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U.S. General: Afghan Casualties Increase


Afghan National Army (ANA) soldiers stand next to the wreckage of a military bus at the site of a suicide attack in Kabul. (file photo)

There's been a recent spike in the number of Afghan forces, particularly police, killed in Afghanistan.

The reason, the top U.S. general in Afghanistan explains, is due to increased Taliban attacks in the south and east of the country.

Army General John Campbell told Pentagon reporters on October 2 that despite the casualties, Afghan force have been able to retake terrain captured by the Taliban, including in Helmand Province, site of fierce fighting in recent days.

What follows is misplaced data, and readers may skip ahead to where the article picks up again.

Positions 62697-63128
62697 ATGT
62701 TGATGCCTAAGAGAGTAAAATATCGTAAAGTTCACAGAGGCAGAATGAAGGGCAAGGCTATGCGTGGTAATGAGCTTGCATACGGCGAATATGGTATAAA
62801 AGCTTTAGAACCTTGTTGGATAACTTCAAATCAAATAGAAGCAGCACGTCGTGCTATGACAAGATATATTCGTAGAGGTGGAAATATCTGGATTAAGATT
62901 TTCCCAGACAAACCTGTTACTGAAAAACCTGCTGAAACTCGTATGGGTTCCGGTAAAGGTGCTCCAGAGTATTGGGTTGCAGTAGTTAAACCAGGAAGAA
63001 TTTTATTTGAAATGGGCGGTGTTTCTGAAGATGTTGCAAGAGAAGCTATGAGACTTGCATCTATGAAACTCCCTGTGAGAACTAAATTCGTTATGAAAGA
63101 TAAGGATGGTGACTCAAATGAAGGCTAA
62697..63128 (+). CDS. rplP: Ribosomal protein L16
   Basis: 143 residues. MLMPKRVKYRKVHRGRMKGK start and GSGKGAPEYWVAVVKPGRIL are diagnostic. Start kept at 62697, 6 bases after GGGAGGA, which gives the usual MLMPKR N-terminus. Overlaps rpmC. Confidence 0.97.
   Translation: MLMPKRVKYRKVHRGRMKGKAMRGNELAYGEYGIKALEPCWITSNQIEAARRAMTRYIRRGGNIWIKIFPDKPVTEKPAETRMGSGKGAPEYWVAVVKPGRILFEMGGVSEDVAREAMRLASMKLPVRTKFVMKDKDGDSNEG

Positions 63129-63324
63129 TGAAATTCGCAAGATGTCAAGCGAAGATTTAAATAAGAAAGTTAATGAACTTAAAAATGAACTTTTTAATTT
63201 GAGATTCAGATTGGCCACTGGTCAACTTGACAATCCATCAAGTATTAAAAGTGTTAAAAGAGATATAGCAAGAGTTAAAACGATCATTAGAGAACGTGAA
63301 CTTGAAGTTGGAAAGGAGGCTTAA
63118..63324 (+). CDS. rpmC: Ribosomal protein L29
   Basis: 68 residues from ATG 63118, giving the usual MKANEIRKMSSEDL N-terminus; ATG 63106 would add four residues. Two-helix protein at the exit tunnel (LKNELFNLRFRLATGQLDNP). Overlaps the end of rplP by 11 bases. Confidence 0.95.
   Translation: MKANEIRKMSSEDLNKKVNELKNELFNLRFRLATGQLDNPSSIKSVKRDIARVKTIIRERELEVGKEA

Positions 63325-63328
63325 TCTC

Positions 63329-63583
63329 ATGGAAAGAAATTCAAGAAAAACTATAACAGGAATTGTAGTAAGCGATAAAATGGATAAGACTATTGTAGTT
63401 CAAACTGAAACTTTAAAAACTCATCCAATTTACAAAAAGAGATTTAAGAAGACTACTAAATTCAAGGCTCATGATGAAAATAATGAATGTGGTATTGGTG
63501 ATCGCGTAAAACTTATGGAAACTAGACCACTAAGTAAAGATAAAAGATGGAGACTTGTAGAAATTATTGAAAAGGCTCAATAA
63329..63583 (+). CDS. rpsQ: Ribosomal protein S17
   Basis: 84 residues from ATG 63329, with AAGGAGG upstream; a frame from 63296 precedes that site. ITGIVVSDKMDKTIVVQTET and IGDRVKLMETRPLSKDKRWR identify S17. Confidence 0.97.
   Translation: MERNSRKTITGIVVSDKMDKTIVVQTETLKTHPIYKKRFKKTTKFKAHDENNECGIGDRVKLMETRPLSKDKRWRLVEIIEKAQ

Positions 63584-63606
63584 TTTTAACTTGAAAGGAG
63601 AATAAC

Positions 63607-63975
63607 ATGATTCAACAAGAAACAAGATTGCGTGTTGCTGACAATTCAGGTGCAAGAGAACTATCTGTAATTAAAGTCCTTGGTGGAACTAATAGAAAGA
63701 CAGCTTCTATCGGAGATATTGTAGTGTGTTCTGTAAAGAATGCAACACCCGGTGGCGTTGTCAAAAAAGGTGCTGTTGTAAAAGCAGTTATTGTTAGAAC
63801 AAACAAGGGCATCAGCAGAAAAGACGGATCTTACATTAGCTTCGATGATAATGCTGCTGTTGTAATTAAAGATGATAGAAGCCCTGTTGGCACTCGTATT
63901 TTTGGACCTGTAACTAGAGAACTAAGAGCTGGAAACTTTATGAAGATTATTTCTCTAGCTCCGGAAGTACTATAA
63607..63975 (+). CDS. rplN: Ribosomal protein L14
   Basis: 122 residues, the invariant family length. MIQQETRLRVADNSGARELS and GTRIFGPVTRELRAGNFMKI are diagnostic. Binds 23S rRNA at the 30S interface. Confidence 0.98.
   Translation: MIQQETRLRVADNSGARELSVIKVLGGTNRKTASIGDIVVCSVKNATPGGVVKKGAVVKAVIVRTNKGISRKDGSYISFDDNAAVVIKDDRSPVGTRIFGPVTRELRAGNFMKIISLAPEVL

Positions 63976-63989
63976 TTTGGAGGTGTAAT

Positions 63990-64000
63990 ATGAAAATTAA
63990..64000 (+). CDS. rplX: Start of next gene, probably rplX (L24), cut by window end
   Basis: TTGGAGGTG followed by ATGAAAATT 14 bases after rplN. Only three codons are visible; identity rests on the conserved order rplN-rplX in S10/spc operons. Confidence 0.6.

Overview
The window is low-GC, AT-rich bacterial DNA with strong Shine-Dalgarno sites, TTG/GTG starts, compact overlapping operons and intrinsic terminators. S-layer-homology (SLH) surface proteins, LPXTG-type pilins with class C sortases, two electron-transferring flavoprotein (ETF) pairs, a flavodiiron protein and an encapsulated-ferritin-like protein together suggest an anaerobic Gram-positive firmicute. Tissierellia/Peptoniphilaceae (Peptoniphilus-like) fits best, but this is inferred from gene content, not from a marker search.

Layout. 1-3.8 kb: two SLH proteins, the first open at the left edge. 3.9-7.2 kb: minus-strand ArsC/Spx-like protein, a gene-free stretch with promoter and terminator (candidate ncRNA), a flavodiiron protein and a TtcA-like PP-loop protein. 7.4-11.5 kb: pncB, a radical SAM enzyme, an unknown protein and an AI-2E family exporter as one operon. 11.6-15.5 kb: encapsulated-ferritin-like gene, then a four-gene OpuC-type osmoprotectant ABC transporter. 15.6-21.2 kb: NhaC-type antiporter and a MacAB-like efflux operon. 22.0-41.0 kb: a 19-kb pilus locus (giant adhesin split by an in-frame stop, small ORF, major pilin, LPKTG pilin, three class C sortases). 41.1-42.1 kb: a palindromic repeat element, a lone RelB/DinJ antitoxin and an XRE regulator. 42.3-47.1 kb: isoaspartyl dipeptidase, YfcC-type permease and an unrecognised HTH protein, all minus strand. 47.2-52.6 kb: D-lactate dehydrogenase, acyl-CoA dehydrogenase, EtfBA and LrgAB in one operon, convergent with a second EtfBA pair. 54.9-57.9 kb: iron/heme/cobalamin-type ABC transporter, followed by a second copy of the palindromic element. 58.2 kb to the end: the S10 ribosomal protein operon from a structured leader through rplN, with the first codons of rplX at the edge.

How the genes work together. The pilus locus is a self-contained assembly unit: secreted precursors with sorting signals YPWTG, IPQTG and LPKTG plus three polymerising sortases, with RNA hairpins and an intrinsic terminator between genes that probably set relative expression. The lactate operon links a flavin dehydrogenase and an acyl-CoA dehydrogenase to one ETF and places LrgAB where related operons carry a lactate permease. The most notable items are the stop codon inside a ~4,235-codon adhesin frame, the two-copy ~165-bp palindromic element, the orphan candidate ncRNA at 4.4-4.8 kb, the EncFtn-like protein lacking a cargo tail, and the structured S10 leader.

Speaking from Afghanistan, Campbell said that overall this year there have been 7,000-9,000 Afghans wounded or killed, which is a bit higher than the totals for last year.

Campbell also refuted reports last week about possible beheadings by the Taliban in Ghanzi Province in eastern Afghanistan, saying they were "absolutely false."

Based on reporting by AP and Reuters
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